The plantar aponeurosis is a strong band of fascia extending from the calcaneal tuberosity to attach at the plantar aspect of the proximal phalanges. In young dancers plantar fasciitis usually coincides with calcaneal apophysitis, but in older adolescent dancers with closed physes it can exist by itself and presents as plantar-medial arch or heel pain . The literature suggests that this is not a true inflammatory condition, but rather the result of repetitive microtrauma after increased training intensity . Dancers will usually have pain with their first few steps in the morning, which improves quickly and then worsens later with increased activity. Diagnosis is based on history and physical exam findings of tenderness over the anteromedial aspect of the heel, worst with the foot and toes in dorsiflexion and less tender with plantar flexion of the toes. This, like Sever’s disease, is a clinical diagnosis, because radiographs are often not helpful. However, tenderness of the calcaneal wall should alert the clinician to a possible calcaneal stress fracture (or Sever’s disease in a skeletally immature dancer), and further imaging is needed.
Treatment should include relative rest (including avoidance of painful activities), dorsiflexion night splint for sleeping, and gastrocnemius, soleus, and plantar arch stretches. Use of a stiff-soled shoe for walking, such as hiking boots or clogs, can help to avoid stressing the plantar fascia by limiting flexion of the MTP joints . Use of the night splint and stiff-soled shoes is often needed for 4–6 weeks minimum. Taping the foot arch can improve symptoms in many dancers.
Apophysitis of the Os Calcis (Sever’s Disease)
Sever’s disease (calcaneal apophysitis) is a traction apophysitis and should be considered in any young dancer with open physes (growth plates) who complains of heel pain. The calcaneal apophysis is located in the posterior calcaneus, oriented perpendicular to the long axis of the tuberosity. It first appears on radiographs at ages 4–7 years in females and 4–10 years in males; it does not fuse until an average age of 16 years. The Achilles tendon inserts along the posterior calcaneal tuberosity, and the plantar fascia on the plantar medial tuberosity [28, 29]. The diagnosis is particularly common in Irish step dancers, and seen in both males and females . The dancer may complain of heel pain in the morning, pain with jumping, on heel strike when walking, and with percussive movements. Radiographs are often negative, but fragmentation or widening of the growth plate may be present. Physical exam findings include tenderness to palpation over the apophyseal calcaneal growth plate and posterior heel, pain with medial and lateral squeeze test of the calcaneus, weakness of ankle dorsiflexion, and contracture of the Achilles tendon .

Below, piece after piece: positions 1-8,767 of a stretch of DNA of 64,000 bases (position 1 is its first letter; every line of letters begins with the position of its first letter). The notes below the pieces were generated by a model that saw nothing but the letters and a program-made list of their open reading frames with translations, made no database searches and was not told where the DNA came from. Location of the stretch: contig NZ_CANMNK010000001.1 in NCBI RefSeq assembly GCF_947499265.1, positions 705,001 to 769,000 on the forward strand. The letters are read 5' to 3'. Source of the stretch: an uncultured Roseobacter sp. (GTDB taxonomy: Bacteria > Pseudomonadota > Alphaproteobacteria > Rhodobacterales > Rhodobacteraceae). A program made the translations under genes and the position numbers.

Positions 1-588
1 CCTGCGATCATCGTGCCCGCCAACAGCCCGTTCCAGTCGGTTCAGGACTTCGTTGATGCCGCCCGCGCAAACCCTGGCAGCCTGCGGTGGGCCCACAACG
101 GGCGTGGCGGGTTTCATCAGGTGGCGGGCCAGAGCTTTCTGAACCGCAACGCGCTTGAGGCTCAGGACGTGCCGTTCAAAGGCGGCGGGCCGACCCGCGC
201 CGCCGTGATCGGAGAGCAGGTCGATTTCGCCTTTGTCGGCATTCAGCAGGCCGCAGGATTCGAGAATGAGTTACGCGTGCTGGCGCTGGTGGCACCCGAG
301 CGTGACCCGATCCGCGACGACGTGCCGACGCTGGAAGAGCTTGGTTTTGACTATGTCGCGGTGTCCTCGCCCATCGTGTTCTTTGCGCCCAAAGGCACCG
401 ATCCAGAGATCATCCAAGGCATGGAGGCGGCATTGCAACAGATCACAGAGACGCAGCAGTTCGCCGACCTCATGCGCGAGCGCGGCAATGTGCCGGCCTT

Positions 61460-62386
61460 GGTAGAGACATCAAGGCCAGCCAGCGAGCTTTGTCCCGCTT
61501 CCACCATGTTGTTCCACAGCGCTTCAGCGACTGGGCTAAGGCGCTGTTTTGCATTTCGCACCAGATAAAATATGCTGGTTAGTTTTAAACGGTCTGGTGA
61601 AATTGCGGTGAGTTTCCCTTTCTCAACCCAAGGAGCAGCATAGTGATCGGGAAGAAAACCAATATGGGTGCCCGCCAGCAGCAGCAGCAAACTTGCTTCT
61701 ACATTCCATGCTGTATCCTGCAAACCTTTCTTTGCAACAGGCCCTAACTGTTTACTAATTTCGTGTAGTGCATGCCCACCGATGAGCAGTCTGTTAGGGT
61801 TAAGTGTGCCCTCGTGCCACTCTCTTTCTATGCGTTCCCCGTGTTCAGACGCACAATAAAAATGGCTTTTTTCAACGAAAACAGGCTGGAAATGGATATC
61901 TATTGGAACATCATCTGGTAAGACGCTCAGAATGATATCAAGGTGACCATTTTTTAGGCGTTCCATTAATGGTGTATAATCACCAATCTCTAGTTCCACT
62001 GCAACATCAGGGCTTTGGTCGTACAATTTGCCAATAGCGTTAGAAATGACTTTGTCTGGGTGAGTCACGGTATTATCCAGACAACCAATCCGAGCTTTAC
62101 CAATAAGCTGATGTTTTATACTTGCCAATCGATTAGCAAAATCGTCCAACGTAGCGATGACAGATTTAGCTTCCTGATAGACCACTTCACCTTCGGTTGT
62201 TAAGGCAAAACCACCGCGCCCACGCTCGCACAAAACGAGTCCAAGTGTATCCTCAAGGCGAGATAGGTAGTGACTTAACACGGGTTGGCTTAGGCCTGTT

Treatment includes avoidance of painful activities, and in most cases use of a removable walking boot cast for three weeks, plantar fascia night splint for sleeping, and gentle Achilles stretches along with ankle dorsiflexion resistance band strengthening. The young dancer may need to continue use of the night splint for sleep and wearing a cushioned supportive shoe outside of class for an additional 4–6 weeks as symptoms subside. Return to dance includes relative rest, such as avoidance of jumps and other painful maneuvers, until symptoms are resolved.
Ankle sprain is the most frequent traumatic injury in dancers, and may be related to the increased time dancers spend weight bearing in ankle plantar flexion, a highly unstable position for the ankle joint. Rolling over the lateral border of the foot while on pointes or demi-pointe, or landing poorly from a jump, is the usual mechanism of injury. In most ankle sprains, the lateral ligaments are injured, especially the anterior talofibular ligament (ATFL). The ATFL is injured when the ankle is in plantarflexion; the calcaneofibular ligament (CFL) is injured when the inversion occurs with the ankle (foot) in dorsiflexion (or neutral) position. It is important to note that in younger dancers with open growth plates there is a higher risk of physeal injury or fracture rather than ligamentous disruption. Any tenderness of the distal fibula should be assessed for possible distal fibula fracture or physeal (growth plate) injury. It is well recognized that the greatest risk factor for an ankle sprain is a previous inversion injury, and those dancers with a cavus foot type and varus heel also have higher inversion injury risk [42–46].
Findings on examination include tenderness to palpation over the anterolateral ankle ligaments, swelling, and ecchymosis. Laxity on ankle drawer testing may be present, but must be compared to the contralateral ankle. Any tenderness over the fibula, sinus tarsi, or fifth metatarsal should alert the clinician to obtain foot and ankle radiographs. A computed tomography (CT) scan or magnetic resonance imaging (MRI) scan should be obtained to identify possible osteochondral injury to the talus or occult fracture if symptoms have not started to improve in one week. In cases of recurrent sprains, AP stress views of both ankles can help quantitate the degree of instability, with 5° difference between sides considered significant.
The majority of sprains resolve with conservative management. Early functional treatment of ankle sprains is recommended. Compression bandage, brief icing, ankle air-stirrup brace in athletic shoes outside of class, and limited class participation are instituted as pain allows. Severe sprains may require use of a removable walking boot cast for 3 weeks. The boot should be removed for icing and range-of-motion exercises, and worn for walking and sleeping until pain resolves (not more than 3 weeks). McCormack et al. observed that dancers with generalized hypermobility have a more prolonged recovery from soft tissue injuries than non-hypermobile dancers [47, 48].